This isn’t the first Tamil anthem that you have created. How do you approach it when the theme remains consistent every year?

At the core of Moopilla Thamizhe Thaaye, it’s not only about sharing with the world the beauty of Tamil as a language but equally it is a call for action to do what we can as individuals, to live up to our potential. So it is unique in that way. And every song has its own unique element so I approach them with that perspective.

With several anthems to your credit, comparison is bound to happen, and people may be biased about the song, what is your response to that?

I feel that is the beauty of music. It’s up to everyone to enjoy and appreciate it in their own way. In fact having various interpretations and perspectives would encourage discussions and that’s a great thing for a song like Moopilla Thamizhe Thaaye. Anything that helps spread the message and makes people think, is a good thing.

There is a significant use of akk (ayudha ezhutha). What is the significance of this symbol and why is it used in the song?

The ayudha ezhuthu (akk) has a special place in the Tamil language. It’s neither a consonant nor a vowel. It’s a call for unity and action. Just like we have done in the past, I believe that despite changing times and problems, together we can do beautiful things.

There are other singers also involved in the song, what went behind choosing these artistes?

There are many featured artists and they all have done a great job. They’re immensely gifted and talented, and the song would not have been the same without them.

Were you involved in the conceptualisation of the entire video?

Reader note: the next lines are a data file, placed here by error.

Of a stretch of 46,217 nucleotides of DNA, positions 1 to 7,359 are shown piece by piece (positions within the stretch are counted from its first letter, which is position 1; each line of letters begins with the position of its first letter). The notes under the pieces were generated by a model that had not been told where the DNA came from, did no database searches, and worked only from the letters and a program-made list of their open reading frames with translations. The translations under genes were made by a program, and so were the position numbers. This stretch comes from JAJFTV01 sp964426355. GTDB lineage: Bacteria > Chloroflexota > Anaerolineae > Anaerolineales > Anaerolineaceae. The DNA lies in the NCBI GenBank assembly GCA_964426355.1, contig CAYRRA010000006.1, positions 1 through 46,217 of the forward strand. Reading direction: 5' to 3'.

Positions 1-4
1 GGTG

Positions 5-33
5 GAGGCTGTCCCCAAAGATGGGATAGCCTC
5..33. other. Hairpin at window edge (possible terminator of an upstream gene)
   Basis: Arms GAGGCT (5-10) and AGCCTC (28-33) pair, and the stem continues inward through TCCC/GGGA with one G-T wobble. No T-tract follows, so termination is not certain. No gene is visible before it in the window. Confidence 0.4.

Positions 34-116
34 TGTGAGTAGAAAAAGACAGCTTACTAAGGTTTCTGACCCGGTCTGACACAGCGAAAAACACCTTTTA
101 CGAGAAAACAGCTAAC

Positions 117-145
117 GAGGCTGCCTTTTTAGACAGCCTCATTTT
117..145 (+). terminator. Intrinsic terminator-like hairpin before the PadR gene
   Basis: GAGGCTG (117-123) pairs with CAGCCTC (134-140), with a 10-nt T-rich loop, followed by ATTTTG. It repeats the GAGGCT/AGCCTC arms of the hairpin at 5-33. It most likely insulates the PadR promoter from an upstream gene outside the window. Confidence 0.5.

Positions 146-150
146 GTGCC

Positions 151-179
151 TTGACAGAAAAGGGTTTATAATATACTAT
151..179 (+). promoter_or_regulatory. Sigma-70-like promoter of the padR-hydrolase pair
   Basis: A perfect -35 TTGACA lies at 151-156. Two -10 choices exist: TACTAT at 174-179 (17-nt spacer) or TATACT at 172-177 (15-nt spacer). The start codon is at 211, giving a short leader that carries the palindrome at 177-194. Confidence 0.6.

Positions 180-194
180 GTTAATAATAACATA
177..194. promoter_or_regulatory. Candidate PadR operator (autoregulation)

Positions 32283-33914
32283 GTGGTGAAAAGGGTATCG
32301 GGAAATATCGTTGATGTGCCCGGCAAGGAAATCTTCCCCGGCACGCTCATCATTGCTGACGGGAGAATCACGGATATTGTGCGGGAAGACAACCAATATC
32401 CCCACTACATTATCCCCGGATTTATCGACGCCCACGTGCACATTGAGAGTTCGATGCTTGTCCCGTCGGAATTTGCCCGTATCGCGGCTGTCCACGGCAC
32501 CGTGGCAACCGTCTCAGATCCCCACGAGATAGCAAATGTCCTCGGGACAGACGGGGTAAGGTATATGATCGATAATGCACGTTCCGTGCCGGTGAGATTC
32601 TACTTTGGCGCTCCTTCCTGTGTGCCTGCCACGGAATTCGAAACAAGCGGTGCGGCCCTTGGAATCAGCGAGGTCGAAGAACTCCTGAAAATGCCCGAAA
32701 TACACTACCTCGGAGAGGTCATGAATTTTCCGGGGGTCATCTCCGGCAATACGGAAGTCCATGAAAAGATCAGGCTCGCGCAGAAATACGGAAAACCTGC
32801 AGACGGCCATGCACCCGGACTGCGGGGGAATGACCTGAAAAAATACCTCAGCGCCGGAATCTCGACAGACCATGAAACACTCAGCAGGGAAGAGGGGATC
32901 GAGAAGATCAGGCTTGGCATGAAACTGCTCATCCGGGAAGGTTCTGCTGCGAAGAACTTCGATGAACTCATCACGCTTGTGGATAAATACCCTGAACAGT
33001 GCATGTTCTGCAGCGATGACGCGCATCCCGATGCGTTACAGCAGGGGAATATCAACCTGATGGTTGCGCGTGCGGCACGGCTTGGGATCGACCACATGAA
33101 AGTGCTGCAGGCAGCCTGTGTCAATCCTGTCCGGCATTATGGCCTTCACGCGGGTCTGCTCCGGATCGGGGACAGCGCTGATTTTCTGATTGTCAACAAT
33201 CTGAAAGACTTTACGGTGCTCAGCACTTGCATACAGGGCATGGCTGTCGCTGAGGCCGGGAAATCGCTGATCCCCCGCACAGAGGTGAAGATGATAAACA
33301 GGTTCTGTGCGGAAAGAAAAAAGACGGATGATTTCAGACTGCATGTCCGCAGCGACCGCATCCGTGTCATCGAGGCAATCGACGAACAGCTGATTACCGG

When we started working on the song, we had many discussions with the maajja team — who have released the song, and with director Amith Krishnan on what the visuals could be. There were so many ideas and Amith has done a beautiful job bringing different pieces and ideas together in a cohesive visual.

When you work in a team, creative differences are bound happen. How do you deal with a situation like this?

When you don’t trust people, they don’t deliver. When you are constantly policing them then their internal wisdom stops working and they go into a slave mode. You need to keep a balance. You need to trust people and also need to be careful because there is a lot of money involved and people’s careers are at stake and the success of the product is important. If one person makes a mistake, the entire project falls. It’s like taking all the good things from everyone and putting it into the project. It’s a collective vision that becomes one vision.

What was the idea behind introducing different dance forms in the song?

When you think of Tamil, it’s about the language, arts and culture. Showcasing dance forms is important from that perspective. Essentially, the idea was to present a flavour of different elements, make it something that would resonate with people all over.

What is next on the work front? What is that you’re most excited about?

I am excited about many things in the works. When the time comes, I will share more details.